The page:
Markus Jooste. Picture: Jeremy Glyn

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STEINHOFF CE Markus Jooste took a make-or-break bet in 2011 when he plunged the group into the ?1,2bn acquisition of Conforama, France's largest and Europe's second-largest furniture retailer. Defying sceptics, Jooste's bet is starting to pay off as Europe pulls itself out of recession.

Consumer confidence in the EU "improved markedly" in August, reports the European Commission, a development that signals better times ahead. Steinhoff, which in its year to June generated R65,8bn (57%) of its R115bn revenue in the EU, is starting to feel the benefit. July and August were "far better" than the same two months in 2012, says Jooste.

In France, where consumer confidence started rising only in June, Jooste says sales in July and August grew 5% year on year, beating its own forecast of zero growth. In the year to June Conforama's revenue fell almost 3%, to about ?2,3bn, while Steinhoff's overall EU retail revenue was flat at ?4,76bn.

Defying the negative factors at play, which included a poor performance by 56%-owned JD Group in SA, Steinhoff roared ahead in its latest year, lifting headline EPS (HEPS) 25%. At work were higher operating margins flowing from much improved buying power being derived from the Conforama acquisition. "A shift to centralised purchasing across the group is enabling us to secure better global procurement deals," says Jooste. "We have also streamlined our logistics processes and brought down global shipping costs."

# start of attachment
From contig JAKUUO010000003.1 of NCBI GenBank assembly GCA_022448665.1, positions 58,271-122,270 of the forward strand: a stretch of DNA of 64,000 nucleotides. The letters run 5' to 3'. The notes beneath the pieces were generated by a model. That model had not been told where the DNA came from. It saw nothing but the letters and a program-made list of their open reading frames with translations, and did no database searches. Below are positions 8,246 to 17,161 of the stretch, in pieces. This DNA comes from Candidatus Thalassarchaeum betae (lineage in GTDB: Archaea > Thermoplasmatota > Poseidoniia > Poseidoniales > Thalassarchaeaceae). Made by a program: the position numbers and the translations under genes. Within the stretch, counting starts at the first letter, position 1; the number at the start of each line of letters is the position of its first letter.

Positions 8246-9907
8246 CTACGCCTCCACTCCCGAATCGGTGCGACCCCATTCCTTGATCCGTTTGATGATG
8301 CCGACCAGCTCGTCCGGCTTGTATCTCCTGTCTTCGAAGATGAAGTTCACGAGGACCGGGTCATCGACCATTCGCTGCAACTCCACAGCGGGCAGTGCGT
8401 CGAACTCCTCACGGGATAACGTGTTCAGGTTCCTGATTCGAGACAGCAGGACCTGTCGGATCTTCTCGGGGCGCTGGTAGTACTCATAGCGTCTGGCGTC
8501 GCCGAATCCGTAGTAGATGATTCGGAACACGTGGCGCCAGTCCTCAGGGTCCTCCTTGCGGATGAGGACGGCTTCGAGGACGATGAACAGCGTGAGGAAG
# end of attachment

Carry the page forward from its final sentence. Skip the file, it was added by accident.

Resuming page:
Benefits began to be felt meaningfully only in the second half of the financial year. "We grew [HEPS] 5% in the first half and 48% in the second half," says Jooste, who has a further 2%-3% rise in group operating margin in his sights.

"There is still a lot of inherent value to be unlocked in Steinhoff," says Claude van Cuyck of Sanlam Investment Management. "The share is still cheap." Steinhoff's share price has made strong gains since June, rising almost 50% to a record high. Despite this, Steinhoff is still trading on a low 9,5 p:e. This is the lowest rating of any share in the JSE Top 40 index, which boasts an average p:e of 19,2 - the highest in its 18-year existence.

Measured against its European peers Steinhoff is also looking cheap. Examples include Home Retail Group, the UK's biggest furniture retailer, on a 14,6 p:e, and Kingfisher, Europe's largest home improvement retailer, on a 16,8 p:e. A concern among investors is Steinhoff's high gearing level. Shrugging off concerns, Jooste says: "Gearing is the least of our worries."

Jooste points to Steinhoff's improving gearing level. Jooste says net interest is covered seven times by Ebitda while net debt is only 2,5 times Ebitda. Steinhoff's retail footprint in Europe is set to increase even further, with the acquisition of Austria's second-largest furniture retailer, kika-Leiner Group, announced in June. Still subject to regulatory approval, kika-Leiner's acquisition will add ?1,2bn in sales, taking European revenue to about ?6,3bn, or 62% of total group revenue in 2012/2013.

This leaves Steinhoff very much a play on Europe and the region's ability to sustain the momentum of its recovery from its longest recession in 40 years. Global fund managers polled in September by Merrill Lynch believe the recovery will last. "Belief in Europe's economy is robust," says Michael Hartnett, chief investment strategist at Merrill Lynch Global Research. If they are correct, Steinhoff's share price rise could be just getting under way.